Carey collaborated frequently with director John Ford, a close friend, and became a regular in what was commonly called the John Ford Stock Company. He appeared in such notable Ford films as 3 Godfathers (1948), She Wore a Yellow Ribbon (1949), Wagon Master (1950), Rio Grande (1950), The Long Gray Line (1955); Mister Roberts (1955), The Searchers (1956), Two Rode Together (1961), and Cheyenne Autumn (1964). Carey wrote a book about his experiences working with Ford titled "Company of Heroes: My Life as an Actor in the John Ford Stock Company", published in 1994.
Between 1955 and 1957, Carey appeared as ranch counselor Bill Burnett in the serial Spin and Marty, seen on Walt Disney's Mickey Mouse Club. In the 1960s, Carey appeared on such shows as Have Gun - Will Travel, The Legend of Jesse James, Wagon Train, Gray Ghost, Whispering Smith, Tombstone Territory, The Rounders, Bonanza, and Gunsmoke.
For his contribution to the television industry, Harry Carey Jr. was given a star on the Hollywood Walk of Fame at 6363 Vine Street. In 2003, he was inducted into the Western Performers Hall of Fame at the National Cowboy & Western Heritage Museum in Oklahoma City, Oklahoma.
Harry Carey Jr. Cause of Death
Harry Carey Jr. died Thursday of natural causes. Harry Carey Jr. was 91 years old at the time of his death
Harry Carey, Jr at the Lone Pine Film Festival, 2007
They Rode Their Trails Together: Ben Johnson Harry Carey Jr
Jacob Joachim "Jack" Klugman (April 27, 1922 - December 24, 2012) was an American stage, film and television actor. He was best known as Felix Unger's sloppy roommate Oscar Madison in the American television series The Odd Couple (1970-1975), for his starring role in Quincy, M.E. (1976-1983), as Juror #5 in 12 Angry Men, and his multiple appearances on The Twilight Zone.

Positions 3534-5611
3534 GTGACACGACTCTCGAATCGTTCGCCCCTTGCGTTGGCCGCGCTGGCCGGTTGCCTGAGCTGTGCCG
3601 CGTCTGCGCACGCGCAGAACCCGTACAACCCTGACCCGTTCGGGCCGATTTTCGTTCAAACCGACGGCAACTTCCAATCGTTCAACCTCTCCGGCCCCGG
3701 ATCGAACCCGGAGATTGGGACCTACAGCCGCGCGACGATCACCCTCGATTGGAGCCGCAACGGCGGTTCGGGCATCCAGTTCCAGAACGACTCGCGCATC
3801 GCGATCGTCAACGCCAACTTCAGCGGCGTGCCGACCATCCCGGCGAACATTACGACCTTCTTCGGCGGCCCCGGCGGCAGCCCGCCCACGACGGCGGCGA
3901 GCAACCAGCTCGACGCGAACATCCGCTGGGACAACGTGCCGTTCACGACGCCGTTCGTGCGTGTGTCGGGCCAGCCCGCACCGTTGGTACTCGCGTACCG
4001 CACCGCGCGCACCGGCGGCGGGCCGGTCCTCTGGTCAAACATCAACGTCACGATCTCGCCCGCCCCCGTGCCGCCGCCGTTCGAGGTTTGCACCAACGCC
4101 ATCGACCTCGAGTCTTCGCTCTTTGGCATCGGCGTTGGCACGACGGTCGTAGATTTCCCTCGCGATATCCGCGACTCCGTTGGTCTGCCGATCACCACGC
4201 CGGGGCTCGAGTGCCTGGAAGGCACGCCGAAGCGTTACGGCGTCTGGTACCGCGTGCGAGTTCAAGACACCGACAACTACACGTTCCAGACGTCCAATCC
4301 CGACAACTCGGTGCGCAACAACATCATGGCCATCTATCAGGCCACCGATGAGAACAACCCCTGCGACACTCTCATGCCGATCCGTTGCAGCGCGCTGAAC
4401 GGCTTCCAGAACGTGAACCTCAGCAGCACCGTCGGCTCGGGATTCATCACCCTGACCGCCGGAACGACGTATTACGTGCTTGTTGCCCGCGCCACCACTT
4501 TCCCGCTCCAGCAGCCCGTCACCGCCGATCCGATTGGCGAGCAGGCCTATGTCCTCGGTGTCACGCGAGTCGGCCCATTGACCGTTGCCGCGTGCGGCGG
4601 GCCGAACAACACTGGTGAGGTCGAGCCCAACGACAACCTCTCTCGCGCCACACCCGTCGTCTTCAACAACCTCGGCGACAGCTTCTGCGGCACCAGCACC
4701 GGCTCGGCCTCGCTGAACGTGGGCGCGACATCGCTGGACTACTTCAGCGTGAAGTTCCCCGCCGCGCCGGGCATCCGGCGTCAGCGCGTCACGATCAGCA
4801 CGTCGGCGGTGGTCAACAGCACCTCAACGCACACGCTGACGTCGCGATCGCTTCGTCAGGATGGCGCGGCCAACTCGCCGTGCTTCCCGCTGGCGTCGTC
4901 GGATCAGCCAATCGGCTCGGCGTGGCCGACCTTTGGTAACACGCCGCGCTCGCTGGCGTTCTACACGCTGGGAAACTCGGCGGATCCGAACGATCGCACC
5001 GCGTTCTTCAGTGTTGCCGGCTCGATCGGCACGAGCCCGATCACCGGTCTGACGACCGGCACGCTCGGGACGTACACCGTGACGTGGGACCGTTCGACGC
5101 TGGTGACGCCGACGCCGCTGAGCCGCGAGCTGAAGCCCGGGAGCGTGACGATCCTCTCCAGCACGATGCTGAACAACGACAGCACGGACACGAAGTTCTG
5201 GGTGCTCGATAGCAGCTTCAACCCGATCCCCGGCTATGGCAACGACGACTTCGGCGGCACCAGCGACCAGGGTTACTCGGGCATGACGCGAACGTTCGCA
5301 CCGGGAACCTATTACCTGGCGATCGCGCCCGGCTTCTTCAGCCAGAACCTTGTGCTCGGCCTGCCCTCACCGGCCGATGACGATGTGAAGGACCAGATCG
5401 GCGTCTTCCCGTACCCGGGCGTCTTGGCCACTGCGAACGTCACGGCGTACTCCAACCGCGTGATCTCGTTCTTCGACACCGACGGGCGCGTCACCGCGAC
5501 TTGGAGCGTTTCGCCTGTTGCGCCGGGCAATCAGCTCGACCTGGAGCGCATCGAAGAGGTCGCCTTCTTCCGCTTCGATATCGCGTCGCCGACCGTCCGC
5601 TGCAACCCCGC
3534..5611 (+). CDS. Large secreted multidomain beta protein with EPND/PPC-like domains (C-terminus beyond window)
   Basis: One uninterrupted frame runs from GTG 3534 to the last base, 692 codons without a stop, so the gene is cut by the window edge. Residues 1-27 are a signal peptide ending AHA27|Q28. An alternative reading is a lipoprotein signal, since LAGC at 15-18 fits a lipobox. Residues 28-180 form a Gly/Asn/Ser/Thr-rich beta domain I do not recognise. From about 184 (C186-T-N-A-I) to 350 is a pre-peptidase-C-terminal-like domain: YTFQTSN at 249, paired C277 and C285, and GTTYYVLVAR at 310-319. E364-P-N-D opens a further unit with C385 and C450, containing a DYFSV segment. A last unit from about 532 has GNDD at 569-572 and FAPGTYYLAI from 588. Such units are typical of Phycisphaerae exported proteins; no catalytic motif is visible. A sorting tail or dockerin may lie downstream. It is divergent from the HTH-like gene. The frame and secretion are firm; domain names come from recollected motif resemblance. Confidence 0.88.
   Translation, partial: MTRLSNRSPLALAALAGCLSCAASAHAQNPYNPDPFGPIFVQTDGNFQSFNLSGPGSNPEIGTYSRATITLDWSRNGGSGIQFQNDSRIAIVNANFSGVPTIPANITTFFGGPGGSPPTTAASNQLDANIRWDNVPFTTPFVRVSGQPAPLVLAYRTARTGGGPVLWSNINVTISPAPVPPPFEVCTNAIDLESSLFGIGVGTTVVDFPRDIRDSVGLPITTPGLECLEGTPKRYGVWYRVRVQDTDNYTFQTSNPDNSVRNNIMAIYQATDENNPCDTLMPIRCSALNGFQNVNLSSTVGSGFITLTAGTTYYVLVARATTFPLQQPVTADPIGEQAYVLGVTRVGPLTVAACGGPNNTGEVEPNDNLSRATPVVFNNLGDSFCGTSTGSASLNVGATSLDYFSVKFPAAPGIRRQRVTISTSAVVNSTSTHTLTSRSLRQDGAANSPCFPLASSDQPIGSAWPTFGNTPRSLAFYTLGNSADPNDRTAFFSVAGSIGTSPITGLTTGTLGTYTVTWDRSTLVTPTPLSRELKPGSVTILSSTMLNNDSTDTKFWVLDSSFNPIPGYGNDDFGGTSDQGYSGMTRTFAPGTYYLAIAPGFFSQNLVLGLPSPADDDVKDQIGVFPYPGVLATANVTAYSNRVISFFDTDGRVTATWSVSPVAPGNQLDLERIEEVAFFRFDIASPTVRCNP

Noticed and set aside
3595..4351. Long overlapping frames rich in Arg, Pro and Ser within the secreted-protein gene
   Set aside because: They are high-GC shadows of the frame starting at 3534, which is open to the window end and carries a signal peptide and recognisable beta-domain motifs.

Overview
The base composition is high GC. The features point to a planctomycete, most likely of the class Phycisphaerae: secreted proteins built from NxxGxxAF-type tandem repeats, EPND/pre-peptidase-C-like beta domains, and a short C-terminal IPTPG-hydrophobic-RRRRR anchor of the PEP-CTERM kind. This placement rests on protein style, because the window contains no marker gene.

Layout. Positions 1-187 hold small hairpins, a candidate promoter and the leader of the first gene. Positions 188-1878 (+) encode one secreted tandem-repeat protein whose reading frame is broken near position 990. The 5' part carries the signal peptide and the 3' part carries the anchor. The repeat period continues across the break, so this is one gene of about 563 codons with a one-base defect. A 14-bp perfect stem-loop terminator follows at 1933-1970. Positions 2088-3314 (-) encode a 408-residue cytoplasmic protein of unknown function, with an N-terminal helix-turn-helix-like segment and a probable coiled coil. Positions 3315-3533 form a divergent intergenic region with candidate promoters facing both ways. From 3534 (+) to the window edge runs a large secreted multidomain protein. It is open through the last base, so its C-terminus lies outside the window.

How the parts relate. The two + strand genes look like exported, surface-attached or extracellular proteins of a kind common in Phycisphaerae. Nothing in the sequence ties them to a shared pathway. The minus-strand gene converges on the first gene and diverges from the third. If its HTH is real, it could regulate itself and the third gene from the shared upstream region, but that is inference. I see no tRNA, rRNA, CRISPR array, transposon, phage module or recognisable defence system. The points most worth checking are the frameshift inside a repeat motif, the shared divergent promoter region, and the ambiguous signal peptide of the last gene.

A heavy smoker, Klugman was diagnosed with throat cancer in 1974. In 1989, he lost a vocal cord to cancer, but continued to act on stage and television, though he was left with a raspy, scratchy voice.
Jack Klugman cause of death
Klugman died at the age of 90 at his home in Northridge, California, with his wife, Peggy, at his side. He is survived by his sons, David and Adam, and two grandchildren.
Charles Durning (February 28, 1923 – December 24, 2012) was an American actor. With appearances in over 100 films, Durning's memorable roles include police officers in the Oscar-winning The Sting (1973) and crime drama Dog Day Afternoon (1975), along with the comedies Tootsie, To Be Or Not To Be and The Best Little Whorehouse in Texas, the last two of which earned him Academy Award nominations for Best Supporting Actor. He won a Tony award for his portrayal of Big Daddy in Cat on a Hot Tin Roof in 1990.
Durning was honored with the Life Achievement Award at the 14th Annual Screen Actors Guild Award Ceremony on January 27, 2008. On July 31, 2008 he was given a star on the Hollywood Walk of Fame next to that of one of his idols, James Cagney.
For his military service on World War II, Durning was awarded the Silver Star, Bronze Star, and three Purple Heart medals. Additional awards include the World War II Victory Medal.
Durning participated in the Normandy Invasion of France on D-Day, June 6, 1944, and was among the first troops to land at Omaha Beach.